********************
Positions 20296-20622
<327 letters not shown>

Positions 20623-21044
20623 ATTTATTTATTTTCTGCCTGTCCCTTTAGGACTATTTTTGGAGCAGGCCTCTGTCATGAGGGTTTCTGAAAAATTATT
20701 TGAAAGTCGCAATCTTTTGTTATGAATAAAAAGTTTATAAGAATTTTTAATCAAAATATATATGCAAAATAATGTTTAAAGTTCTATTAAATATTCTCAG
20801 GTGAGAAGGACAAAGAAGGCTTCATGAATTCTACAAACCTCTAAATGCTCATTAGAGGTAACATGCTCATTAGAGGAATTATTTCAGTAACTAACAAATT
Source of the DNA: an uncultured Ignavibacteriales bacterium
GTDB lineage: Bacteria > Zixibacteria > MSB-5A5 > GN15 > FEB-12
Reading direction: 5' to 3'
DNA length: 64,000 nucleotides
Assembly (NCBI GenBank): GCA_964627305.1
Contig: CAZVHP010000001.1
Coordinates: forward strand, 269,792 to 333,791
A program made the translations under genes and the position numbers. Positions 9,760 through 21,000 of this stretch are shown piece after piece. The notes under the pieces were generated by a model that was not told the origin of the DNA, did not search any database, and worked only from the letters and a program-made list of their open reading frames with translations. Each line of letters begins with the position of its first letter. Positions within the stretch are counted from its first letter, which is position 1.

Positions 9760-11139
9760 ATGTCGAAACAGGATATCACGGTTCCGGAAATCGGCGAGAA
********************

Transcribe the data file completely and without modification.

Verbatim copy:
Positions 20296-20622
<327 letters not shown>

Positions 20623-21044
20623 ATTTATTTATTTTCTGCCTGTCCCTTTAGGACTATTTTTGGAGCAGGCCTCTGTCATGAGGGTTTCTGAAAAATTATT
20701 TGAAAGTCGCAATCTTTTGTTATGAATAAAAAGTTTATAAGAATTTTTAATCAAAATATATATGCAAAATAATGTTTAAAGTTCTATTAAATATTCTCAG
20801 GTGAGAAGGACAAAGAAGGCTTCATGAATTCTACAAACCTCTAAATGCTCATTAGAGGTAACATGCTCATTAGAGGAATTATTTCAGTAACTAACAAATT
Source of the DNA: an uncultured Ignavibacteriales bacterium
GTDB lineage: Bacteria > Zixibacteria > MSB-5A5 > GN15 > FEB-12
Reading direction: 5' to 3'
DNA length: 64,000 nucleotides
Assembly (NCBI GenBank): GCA_964627305.1
Contig: CAZVHP010000001.1
Coordinates: forward strand, 269,792 to 333,791
A program made the translations under genes and the position numbers. Positions 9,760 through 21,000 of this stretch are shown piece after piece. The notes under the pieces were generated by a model that was not told the origin of the DNA, did not search any database, and worked only from the letters and a program-made list of their open reading frames with translations. Each line of letters begins with the position of its first letter. Positions within the stretch are counted from its first letter, which is position 1.

Positions 9760-11139
9760 ATGTCGAAACAGGATATCACGGTTCCGGAAATCGGCGAGAA